But before this birth something else needs to happen first. Mary and Joseph need to know about it. And this is where things can get tricky. What if they don’t believe it? A virgin conception does not happen everyday after all. What if they don’t want it? Being in on God’s plans. What if they don’t want Him? Jesus, their son, or rather, her son, and you are not going to believe who is really responsible for this pregnancy! I imagine the majority of Mary and Joseph’s neighbours and friends didn’t. Joseph himself didn’t believe at first either:

Now the birth of Jesus the Messiah took place in this way. When his mother Mary had been engaged to Joseph, but before they lived together, she was found to be with child from the Holy Spirit. Her husband Joseph, being a righteous man and unwilling to expose her to public disgrace, planned to dismiss her quietly. But just when he had resolved to do this, . . . Matthew 1:18-20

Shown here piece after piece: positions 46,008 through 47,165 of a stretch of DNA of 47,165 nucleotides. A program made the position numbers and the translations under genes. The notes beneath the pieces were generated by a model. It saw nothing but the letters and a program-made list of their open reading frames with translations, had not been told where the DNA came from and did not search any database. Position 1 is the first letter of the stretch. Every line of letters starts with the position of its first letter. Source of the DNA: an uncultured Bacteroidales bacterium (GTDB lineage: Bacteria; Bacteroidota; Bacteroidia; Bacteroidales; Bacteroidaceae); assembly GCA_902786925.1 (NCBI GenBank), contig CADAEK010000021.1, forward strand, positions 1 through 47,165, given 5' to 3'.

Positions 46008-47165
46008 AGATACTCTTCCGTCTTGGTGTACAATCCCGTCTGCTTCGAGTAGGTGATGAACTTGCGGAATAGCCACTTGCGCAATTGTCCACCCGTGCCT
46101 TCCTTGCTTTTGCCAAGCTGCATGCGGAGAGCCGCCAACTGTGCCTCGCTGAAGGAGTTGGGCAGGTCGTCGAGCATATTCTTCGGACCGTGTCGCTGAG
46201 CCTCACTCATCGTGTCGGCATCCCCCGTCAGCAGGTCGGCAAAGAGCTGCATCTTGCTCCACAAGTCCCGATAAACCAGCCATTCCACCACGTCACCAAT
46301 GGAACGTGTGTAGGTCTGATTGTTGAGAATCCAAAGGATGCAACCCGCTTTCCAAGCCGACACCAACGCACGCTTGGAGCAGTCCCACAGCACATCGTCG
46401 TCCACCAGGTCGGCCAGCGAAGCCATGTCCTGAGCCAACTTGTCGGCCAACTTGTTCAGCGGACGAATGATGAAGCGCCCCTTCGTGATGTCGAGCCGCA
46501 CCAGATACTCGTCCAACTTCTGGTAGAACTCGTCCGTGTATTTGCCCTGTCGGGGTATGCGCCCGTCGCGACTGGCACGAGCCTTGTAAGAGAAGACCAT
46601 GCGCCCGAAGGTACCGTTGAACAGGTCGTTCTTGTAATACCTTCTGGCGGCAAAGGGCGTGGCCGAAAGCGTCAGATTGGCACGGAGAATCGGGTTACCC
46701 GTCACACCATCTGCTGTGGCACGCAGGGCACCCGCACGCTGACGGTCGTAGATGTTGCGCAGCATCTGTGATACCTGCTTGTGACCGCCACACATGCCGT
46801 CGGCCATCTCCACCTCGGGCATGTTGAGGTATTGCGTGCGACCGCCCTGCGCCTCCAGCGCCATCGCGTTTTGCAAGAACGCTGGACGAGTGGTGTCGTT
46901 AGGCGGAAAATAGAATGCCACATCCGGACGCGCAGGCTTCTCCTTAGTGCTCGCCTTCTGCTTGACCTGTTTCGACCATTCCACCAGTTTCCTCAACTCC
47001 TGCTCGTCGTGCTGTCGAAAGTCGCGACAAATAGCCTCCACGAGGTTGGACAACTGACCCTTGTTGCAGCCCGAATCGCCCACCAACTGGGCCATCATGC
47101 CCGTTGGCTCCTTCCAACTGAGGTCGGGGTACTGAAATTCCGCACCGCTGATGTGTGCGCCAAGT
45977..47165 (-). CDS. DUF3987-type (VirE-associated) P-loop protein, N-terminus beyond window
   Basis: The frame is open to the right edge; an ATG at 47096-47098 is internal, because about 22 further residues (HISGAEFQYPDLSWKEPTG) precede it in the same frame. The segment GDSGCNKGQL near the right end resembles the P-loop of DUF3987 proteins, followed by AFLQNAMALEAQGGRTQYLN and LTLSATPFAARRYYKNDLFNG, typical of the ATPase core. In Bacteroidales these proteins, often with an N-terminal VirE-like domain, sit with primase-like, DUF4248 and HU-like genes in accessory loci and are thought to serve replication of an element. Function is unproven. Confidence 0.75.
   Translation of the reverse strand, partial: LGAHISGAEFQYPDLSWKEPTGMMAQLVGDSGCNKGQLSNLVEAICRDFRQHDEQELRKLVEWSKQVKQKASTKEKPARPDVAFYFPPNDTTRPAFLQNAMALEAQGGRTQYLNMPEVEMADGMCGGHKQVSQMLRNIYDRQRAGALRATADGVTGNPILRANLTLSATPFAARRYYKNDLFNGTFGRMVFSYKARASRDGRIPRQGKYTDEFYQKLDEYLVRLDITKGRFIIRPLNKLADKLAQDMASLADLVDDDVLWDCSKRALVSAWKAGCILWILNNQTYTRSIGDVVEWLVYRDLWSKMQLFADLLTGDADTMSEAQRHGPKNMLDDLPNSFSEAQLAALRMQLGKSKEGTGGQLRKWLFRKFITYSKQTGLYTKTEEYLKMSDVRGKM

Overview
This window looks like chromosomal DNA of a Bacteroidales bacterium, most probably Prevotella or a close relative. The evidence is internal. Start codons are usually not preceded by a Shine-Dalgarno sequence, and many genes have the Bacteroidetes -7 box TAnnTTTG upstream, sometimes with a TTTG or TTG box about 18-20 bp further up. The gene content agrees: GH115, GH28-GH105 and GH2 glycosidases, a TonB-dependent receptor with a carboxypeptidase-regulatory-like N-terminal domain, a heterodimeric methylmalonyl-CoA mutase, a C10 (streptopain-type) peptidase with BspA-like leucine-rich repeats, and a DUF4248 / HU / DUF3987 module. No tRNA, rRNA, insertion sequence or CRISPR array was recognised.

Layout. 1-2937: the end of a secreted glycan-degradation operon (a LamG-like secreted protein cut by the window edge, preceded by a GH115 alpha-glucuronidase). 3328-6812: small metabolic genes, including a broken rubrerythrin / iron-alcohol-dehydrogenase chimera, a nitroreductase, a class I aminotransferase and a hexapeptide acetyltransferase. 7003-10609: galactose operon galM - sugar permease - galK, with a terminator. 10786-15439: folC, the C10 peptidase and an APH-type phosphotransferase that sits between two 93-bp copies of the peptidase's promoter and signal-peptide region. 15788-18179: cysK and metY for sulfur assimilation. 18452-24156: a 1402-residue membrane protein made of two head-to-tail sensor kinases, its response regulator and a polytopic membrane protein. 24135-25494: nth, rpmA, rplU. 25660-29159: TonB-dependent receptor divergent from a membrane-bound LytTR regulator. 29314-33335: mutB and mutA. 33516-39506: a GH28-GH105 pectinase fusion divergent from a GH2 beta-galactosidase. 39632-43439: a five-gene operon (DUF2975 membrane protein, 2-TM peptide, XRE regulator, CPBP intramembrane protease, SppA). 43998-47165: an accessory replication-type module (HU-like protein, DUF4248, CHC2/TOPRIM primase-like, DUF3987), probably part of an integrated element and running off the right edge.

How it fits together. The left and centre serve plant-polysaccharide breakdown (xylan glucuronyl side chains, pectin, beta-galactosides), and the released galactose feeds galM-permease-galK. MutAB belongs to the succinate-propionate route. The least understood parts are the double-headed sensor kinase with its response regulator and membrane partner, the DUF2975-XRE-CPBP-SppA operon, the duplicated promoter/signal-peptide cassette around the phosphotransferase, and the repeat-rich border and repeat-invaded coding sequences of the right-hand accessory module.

Though the writer of the Gospel of Matthew states rather matter of factly that this child is from the Holy Spirit, clearly Joseph initially does not think so. He already knows about the pregnancy before an angel explains it to him. If Mary told him about the angel’s explanation, he is not buying it. Mary must be lying. Being a good man he resolves to do, not the right thing, which would be to expose her obvious lack of fidelity publicly, but to do a good thing, breaking the relationship off, letting Mary carry on quietly with her life. An angel intervenes to help Joseph move from disbelief to trust, both trust in Mary, and more importantly, in what God has in store for them.

Mary quickly comes to a place of trust:

Then Mary said, “Here am I, the servant of the Lord; let it be with me according to your word.” Luke 1:38

It takes Joseph longer, but he eventually also comes around to a place of trust: